What causes household air pollution?

Three billion people worldwide are exposed to household air pollution (HAP) from the fuels they burn in order to light and heat their homes, and to cook.

When charcoal, wood and food waste are burned they generate high concentrations of smoke particles. Exposure to this air pollution is associated with increased risk of pneumonia, particularly in low- and middle-income areas and countries where bacterial pneumonia is the biggest cause of infant mortality.

Household air pollution studied

A research team in Malawi studied healthy volunteers who had frequent exposure to HAP. Using a telescope test, the team took samples of the immune cells from the volunteers’ lung airways. These “alveolar macrophages” are a major defence against infection and clean up the lung airways by ingesting inhaled particles and bacteria. Macrophage cells produce toxins which kill the bacteria they’ve taken up, in a process called oxidative burst.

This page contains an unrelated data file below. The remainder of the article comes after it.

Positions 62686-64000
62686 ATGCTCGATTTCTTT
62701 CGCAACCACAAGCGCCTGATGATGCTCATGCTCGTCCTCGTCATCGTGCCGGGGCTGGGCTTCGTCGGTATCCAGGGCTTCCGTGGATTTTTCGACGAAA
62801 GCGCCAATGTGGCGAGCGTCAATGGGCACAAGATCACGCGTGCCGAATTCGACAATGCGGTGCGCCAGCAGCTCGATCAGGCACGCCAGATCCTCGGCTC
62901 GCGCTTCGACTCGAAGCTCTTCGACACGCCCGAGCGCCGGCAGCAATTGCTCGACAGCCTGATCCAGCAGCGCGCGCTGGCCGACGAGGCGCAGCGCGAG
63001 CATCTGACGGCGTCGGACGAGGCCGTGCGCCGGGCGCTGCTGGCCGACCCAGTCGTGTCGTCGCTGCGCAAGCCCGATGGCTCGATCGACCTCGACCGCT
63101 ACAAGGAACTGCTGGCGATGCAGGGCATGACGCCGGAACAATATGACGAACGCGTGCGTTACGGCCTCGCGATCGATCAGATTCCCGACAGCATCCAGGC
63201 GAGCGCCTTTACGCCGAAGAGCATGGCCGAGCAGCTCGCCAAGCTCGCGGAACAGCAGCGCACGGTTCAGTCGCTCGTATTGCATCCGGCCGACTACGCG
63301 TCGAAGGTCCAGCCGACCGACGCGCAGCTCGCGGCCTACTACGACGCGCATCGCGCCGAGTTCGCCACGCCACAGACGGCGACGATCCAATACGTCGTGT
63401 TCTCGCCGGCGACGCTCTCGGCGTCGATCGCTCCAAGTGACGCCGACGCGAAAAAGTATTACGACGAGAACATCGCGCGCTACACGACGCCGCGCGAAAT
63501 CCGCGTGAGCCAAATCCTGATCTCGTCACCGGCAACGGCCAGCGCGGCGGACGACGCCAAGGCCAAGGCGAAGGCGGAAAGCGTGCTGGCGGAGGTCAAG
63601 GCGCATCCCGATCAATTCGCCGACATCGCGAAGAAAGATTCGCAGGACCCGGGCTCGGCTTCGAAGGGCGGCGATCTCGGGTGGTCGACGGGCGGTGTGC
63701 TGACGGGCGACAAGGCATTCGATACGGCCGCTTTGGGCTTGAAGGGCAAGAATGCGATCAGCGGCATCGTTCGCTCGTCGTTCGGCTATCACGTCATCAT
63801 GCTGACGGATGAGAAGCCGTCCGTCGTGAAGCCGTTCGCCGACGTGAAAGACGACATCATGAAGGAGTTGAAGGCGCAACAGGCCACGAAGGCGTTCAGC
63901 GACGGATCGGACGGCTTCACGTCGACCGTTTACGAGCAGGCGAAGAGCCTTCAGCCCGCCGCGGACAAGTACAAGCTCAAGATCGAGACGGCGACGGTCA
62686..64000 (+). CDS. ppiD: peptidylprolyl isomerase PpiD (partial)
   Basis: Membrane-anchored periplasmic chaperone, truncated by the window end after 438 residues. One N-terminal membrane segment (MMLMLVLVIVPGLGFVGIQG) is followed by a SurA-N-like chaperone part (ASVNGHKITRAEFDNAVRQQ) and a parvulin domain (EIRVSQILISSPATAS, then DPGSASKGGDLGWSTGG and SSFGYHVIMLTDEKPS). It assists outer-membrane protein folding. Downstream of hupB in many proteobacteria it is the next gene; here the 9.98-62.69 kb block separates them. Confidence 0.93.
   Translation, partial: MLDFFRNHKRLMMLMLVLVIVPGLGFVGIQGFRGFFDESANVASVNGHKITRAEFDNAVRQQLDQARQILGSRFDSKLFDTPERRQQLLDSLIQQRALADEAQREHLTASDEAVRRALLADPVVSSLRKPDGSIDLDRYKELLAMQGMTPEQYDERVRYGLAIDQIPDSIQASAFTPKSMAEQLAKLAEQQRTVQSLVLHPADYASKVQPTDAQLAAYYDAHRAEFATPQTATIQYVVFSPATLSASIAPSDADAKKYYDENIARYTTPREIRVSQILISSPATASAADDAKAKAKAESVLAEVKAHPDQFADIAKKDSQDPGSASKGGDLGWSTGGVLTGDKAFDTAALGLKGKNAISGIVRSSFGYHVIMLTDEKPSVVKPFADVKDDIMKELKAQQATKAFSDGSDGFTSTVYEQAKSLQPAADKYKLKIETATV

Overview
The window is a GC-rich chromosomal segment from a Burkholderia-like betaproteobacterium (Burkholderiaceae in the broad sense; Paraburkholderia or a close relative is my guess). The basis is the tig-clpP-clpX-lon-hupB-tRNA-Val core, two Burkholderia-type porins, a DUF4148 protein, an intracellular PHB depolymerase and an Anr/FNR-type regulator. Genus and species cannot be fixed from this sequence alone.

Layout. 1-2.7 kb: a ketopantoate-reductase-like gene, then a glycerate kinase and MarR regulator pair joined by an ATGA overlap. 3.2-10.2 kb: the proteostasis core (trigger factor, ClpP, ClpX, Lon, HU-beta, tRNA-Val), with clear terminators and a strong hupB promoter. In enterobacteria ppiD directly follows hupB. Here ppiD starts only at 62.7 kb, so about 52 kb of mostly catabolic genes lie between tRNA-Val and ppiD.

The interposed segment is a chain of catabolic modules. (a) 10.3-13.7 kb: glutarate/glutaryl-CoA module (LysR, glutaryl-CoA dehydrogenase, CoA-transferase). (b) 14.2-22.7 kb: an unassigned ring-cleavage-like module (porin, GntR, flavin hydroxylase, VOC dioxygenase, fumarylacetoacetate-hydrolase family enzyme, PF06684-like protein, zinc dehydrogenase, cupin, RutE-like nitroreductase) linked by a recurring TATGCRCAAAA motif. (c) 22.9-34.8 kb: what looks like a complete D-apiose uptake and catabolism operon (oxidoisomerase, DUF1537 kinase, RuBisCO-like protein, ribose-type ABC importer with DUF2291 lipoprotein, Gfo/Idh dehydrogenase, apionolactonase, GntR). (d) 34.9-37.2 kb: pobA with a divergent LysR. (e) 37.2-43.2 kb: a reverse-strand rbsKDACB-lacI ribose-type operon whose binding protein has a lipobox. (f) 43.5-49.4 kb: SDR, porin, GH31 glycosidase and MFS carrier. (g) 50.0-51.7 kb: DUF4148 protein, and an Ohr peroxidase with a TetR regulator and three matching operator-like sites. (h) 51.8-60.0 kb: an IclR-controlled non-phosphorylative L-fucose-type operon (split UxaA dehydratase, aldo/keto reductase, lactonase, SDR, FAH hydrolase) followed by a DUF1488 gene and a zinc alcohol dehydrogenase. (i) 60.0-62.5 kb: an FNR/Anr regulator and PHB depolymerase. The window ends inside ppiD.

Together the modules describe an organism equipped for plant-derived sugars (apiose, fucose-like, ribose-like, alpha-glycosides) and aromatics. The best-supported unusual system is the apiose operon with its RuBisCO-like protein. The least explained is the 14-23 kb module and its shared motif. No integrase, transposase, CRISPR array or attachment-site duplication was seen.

The study measured the smoke particle content of the macrophage cells. More smoke exposure was associated with a weaker killing response. The authors conclude that even in healthy people, HAP can cause weaknesses in the immune function of the lung, which can lead to a higher rate of pneumonia.

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World’s third most important risk factor for ill-health

“Household air pollution is the third most important risk factor for ill-health worldwide. You don’t have to have lung disease to suffer the ill effects of these smoke particles. Our cell-based research has shown that HAP exposure goes hand in hand with a reduced immune capacity to deal with lung infection. Vulnerable groups such as women and children in low-income countries are most likely to be affected,” explains Dr Jamie Rylance is a respiratory specialist at Aintree University Hospital and the joint first author on the paper.

Source: Liverpool School of Tropical Medicine via Sciencedaily.com

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